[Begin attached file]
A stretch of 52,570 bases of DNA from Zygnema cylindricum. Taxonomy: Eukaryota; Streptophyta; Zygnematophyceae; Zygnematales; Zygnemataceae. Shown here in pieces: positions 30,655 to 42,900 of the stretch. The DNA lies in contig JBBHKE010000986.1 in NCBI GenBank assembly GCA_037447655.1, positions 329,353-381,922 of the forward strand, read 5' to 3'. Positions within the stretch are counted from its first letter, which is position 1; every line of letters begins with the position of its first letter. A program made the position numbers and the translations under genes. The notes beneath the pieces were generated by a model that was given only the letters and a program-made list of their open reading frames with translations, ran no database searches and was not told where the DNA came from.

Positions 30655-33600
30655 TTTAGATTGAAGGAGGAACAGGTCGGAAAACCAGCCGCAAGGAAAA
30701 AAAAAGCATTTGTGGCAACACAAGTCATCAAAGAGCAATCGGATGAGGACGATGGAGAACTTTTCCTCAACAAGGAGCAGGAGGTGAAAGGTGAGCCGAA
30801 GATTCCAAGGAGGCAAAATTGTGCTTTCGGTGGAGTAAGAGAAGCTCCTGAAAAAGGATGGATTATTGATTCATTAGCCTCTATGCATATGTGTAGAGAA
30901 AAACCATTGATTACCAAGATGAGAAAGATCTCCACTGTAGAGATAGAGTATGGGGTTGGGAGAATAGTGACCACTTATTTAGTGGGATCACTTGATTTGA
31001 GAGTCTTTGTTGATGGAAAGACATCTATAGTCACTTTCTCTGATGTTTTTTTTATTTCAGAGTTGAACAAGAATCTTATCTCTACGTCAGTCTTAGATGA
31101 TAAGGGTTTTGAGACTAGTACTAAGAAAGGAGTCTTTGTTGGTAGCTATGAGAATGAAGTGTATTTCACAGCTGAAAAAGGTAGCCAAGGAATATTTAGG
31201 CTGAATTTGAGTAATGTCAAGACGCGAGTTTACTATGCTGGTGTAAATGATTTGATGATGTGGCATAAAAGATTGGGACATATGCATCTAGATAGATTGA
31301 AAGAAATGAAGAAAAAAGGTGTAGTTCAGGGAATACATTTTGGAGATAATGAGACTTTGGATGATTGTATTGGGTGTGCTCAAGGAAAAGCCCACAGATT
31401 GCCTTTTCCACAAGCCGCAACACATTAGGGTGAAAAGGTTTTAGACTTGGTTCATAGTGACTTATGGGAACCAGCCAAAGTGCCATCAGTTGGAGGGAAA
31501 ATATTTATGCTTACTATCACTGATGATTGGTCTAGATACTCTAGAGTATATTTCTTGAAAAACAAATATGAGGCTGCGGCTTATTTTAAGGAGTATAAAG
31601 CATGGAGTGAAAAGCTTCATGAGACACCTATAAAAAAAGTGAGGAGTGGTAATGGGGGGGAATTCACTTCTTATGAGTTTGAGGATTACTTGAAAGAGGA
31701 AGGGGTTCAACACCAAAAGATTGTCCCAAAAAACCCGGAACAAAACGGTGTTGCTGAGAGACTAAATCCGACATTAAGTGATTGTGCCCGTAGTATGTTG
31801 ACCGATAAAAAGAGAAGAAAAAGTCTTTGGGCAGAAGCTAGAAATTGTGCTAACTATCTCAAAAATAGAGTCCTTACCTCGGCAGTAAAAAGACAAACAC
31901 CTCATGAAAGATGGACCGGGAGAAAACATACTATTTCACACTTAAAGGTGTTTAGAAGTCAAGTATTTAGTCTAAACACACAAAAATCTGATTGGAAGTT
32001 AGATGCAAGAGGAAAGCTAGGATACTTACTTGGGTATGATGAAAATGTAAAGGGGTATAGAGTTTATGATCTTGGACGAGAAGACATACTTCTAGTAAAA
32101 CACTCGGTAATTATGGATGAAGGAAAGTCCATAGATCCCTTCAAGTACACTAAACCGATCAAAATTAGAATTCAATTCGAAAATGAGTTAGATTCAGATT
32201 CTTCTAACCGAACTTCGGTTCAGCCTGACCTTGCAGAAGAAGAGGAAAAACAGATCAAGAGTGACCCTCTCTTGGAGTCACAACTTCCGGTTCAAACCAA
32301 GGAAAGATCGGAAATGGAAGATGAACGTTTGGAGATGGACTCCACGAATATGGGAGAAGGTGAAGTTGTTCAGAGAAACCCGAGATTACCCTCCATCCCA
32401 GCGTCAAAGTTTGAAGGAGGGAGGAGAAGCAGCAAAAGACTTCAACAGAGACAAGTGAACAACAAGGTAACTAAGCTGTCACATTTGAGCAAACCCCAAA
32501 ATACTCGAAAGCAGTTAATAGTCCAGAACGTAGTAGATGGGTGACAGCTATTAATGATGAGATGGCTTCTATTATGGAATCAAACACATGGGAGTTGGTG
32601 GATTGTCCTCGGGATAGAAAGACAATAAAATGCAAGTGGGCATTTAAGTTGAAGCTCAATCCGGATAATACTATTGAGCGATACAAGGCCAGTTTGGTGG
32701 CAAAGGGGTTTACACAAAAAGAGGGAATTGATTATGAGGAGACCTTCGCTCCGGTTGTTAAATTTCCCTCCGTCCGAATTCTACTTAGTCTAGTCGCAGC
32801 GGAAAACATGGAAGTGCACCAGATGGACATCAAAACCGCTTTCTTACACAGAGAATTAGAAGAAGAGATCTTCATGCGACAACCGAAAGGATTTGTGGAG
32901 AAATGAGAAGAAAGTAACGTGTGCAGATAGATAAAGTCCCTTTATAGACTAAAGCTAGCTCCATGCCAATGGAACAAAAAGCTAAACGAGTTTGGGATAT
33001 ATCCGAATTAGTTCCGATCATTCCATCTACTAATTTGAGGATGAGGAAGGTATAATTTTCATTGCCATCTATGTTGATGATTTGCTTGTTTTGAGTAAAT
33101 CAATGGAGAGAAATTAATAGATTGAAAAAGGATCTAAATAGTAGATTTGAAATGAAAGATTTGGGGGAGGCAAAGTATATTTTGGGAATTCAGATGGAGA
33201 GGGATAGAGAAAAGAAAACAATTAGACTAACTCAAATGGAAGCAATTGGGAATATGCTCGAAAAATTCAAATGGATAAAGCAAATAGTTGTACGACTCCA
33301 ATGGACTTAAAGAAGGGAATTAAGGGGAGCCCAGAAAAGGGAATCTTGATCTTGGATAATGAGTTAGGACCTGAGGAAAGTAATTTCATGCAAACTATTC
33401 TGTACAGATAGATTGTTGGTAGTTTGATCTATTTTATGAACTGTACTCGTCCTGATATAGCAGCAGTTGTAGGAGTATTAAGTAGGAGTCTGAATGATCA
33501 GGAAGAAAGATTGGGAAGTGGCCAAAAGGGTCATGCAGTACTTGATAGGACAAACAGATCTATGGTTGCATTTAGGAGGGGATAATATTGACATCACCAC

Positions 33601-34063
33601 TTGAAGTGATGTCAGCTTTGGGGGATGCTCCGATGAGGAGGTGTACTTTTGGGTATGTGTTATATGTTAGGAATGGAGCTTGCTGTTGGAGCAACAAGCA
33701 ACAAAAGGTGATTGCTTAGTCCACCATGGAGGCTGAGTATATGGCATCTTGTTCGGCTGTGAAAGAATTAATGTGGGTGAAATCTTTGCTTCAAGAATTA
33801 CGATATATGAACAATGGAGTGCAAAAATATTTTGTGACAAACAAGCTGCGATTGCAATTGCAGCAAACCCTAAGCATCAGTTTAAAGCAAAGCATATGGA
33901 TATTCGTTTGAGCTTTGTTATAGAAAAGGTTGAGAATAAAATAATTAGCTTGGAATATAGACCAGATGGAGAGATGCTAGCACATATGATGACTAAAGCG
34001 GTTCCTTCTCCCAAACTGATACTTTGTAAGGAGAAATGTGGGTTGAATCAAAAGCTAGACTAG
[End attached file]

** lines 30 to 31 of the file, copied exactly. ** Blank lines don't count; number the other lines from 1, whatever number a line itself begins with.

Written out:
33301 ATGGACTTAAAGAAGGGAATTAAGGGGAGCCCAGAAAAGGGAATCTTGATCTTGGATAATGAGTTAGGACCTGAGGAAAGTAATTTCATGCAAACTATTC
33401 TGTACAGATAGATTGTTGGTAGTTTGATCTATTTTATGAACTGTACTCGTCCTGATATAGCAGCAGTTGTAGGAGTATTAAGTAGGAGTCTGAATGATCA